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5 of the Most Common Web Design Myths Debunked

5 of the Most Common Web Design Myths Debunked Blog Feature

July 24th, 2013 min read

 

You've probably heard that you shouldn't believe everything you read on the Internet.

However, in today's digital age, many people swear by what they've seen and read on the Internet.

State Farm even has a commercial poking fun at those who take what they read online at face value. While we may laugh at the commercial, all Internet users are probably guilty of her mistake to some degree.


This happens because we want to believe that what people tell us is true. It also happens because we think if everyone else is doing it, it must be right.


We follow each other's leads. The leaders become trendsetters. Someone attempts to explain the trends. We take their speculation as fact. Usually, because they made a good argument, so we just believe it to be true. And so a myth is born.


Web Design Myths Debunked


Do you wait half an hour to go swimming after you eat?


If so you probably think this will help you avoid cramps, although there's no scientific evidence to back this up. Breaking free from this myth will give you the freedom to jump in the pool whenever you want during a cookout.


We're going to bust 5 common web design myths to give you the freedom to find what works best for you on your website.


1. Your CTA Needs to Stay Above the Fold


I used to create all of my calls to action strictly above the fold. I cut content, cropped images, whatever I needed to do to make it work. All because I really believed this myth to be true.


I couldn't have been more wrong.


According to a case study from Content Verve, a below the fold CTA outperformed an above the fold one by 304%! This does not necessarily mean that you have to put your CTAs below the fold; it just means that you should break away from the idea that it is a requirement.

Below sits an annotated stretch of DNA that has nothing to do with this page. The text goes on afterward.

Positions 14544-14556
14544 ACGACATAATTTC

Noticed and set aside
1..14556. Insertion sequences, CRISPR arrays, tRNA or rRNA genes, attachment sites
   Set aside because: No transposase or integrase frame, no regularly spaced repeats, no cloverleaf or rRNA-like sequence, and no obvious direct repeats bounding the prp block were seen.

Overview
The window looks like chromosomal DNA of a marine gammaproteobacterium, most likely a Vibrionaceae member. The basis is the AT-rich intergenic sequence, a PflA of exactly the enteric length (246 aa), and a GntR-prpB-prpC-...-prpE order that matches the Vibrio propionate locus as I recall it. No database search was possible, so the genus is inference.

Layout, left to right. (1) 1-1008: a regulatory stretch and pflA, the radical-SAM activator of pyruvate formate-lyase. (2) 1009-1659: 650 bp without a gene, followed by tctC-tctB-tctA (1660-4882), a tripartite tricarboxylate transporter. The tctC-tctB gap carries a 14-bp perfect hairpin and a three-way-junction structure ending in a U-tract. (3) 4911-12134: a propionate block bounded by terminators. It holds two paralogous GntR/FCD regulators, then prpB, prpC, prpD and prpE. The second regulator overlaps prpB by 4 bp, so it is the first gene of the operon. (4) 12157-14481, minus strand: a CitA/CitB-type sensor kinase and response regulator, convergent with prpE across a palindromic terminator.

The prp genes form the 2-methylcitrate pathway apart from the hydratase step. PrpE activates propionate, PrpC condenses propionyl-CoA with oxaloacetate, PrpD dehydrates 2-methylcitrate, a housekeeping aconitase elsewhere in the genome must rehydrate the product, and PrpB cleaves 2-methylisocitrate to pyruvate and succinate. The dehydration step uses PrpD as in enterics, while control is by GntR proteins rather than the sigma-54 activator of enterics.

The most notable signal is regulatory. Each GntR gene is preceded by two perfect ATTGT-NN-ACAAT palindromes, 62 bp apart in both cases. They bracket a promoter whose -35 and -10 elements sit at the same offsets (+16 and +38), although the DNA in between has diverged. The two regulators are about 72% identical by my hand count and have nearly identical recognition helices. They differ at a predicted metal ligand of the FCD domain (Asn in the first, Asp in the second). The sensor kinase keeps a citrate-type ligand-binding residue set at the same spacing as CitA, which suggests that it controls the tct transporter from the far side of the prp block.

This web design myth was based on the idea that prospects wouldn't scroll down for an offer.


If your content is worth reading, people will click the read more link; so why would we assume they wouldn't scroll down for an offer? Make your offer something they want, they will scroll down for it.


People have also been using the web long enough that they expect to do some scrolling online.


2. Looks is the Most Important Aspect of Design


A lot of small businesses have beautiful home pages that impress me with their design. But then when I look for anything on the site, I can't find it.


Places where content should have a "coming soon" message, that's been there for three years. While a visually striking site design can help to keep people on your website, a site that looks good and that's it will not be effective for any business.


In fact it will be the website equivalent of a peacock; all show, no meat.


This web design myth happens when we get caught up on the idea that design is just graphics. The way a website is laid out is an important aspect of design as well. If you had a beautiful website where you couldn't read the text over the background, then that would be a design flaw.


3. The Homepage Matters the Most